I would never have fully understood this ride or my sons-in-law’s obsession had I not been able to be even a small part of it on his sag crew. My deep respect for what he accomplished goes without saying. You are the toughest guy I know. Now get on that bike and start training for next year.

Too Much of a Good Thing?

Can you really have too much of a good thing. Let’s take ice cream. I will unashamedly admit that on more than one occasion I have literally licked the bottom of the bowl and it may not have even been mine.

For the past three weeks, we have been at a condo we rented on the gulf in Florida. Every day has been sunny with temps in the 80’s. When we weren’t basking in the pool just outside of our lanai, we were at the beach, with our toes in the water. And every evening, ah, the sunsets.

Sunsets on the ocean are spectacular. Weather permitting, and it was, the sun arcs toward the water’s edge in a blazing orb that gradually deepens in color from bright white to blazing yellow and eventually to deepening shades of orange. As the outer rim touches the ocean’s edge, the march below the waves accelerates, or so it seems, and in a matter of minutes, its gone. As the last sliver of the sun disappears, the skies light up in an explosion of deep oranges and soft reds, but not before this halo of light seems to erupt into the dusk sky. The strange thing is that no two sunsets are ever exactly the same and no matter how many photos you have snapped, you find yourself taking one more.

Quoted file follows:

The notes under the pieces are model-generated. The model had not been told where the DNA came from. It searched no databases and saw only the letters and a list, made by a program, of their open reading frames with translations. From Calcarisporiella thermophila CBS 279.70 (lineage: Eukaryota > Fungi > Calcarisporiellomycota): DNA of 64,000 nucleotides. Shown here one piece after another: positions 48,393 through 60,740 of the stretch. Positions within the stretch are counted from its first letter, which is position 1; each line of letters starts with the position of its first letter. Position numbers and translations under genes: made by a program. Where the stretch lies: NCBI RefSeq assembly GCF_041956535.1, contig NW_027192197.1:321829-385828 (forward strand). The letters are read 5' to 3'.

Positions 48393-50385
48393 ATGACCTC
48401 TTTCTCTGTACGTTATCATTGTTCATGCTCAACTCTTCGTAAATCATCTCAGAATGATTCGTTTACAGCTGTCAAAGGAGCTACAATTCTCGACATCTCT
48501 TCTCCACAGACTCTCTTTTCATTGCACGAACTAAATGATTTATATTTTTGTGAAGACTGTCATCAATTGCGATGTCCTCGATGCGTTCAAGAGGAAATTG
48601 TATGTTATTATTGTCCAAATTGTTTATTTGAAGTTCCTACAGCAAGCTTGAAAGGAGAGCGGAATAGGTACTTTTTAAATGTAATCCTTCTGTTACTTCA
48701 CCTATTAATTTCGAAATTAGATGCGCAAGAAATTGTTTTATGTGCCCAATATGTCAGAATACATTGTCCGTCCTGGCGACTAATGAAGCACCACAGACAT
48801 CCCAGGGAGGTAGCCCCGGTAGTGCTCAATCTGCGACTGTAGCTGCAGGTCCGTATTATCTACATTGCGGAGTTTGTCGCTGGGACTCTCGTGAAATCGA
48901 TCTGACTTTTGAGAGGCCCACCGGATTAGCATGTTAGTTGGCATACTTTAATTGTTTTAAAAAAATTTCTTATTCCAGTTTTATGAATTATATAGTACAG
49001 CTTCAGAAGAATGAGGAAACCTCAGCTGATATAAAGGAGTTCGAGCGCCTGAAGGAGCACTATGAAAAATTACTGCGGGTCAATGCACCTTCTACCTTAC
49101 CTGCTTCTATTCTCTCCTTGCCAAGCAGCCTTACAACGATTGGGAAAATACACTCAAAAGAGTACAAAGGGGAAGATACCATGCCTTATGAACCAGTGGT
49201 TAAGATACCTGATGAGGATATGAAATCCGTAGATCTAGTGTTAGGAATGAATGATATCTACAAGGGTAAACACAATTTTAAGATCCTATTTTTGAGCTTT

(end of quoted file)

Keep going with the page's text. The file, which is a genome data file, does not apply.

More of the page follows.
As I said, we were here for three weeks. Our first week was shared with my daughter, her husband and our two grandchildren. To say the energy of two young grandchildren kept us busy would be an understatement. Daily trips down to the surf, hours of swimming in the complex’s pool and long walks down the beach shelling, the sport of finding the best seashells, filled our days from dawn to the evening sunset. Sadly, they had to go home at the end of that first week leaving my wife I to keep each other entertained. Near the end of week two and missing our grandchildren, my wife asked the question, was three weeks too long? Were we in fact ready to go home? As the question hung there and the sun began its descent to the ocean, the answer was obvious. Were we in a hurry to return home where spring was waging a losing battle to push away winter? Where it had snowed the day before and temps still hovered near freezing?

Let’s not be hasty. We deserve a few more days of falling asleep to the sounds of the surf rolling onto the beach. To walk with sand tickling our toes. To just gaze out at the ocean as sail boats go by first following the wind and then alternately tacking against it. To catch a few more amazing sunsets. And there you have it, you really can’t get too much of a good thing.

I’ll have to wrap this up. The sun is dipping toward the ocean and I can hear the mellow sounds of the conch shells beckoning me out to watch.

Not Yet !

What is it about packing that makes my blood run cold? We are set to leave for our next vacation Sunday morning, just two days from now. Truthfully, I should currently be packing, but I have chosen to write about why I’m not packing instead. My wife and travel mate, Deb, was packed a full two weeks ago, but I just can’t seem to start. It’s not that I am not looking forward to the trip, I am in fact really excited to get away. But none the less, my habit of packing procrastination is on high alert, sort of def con 3.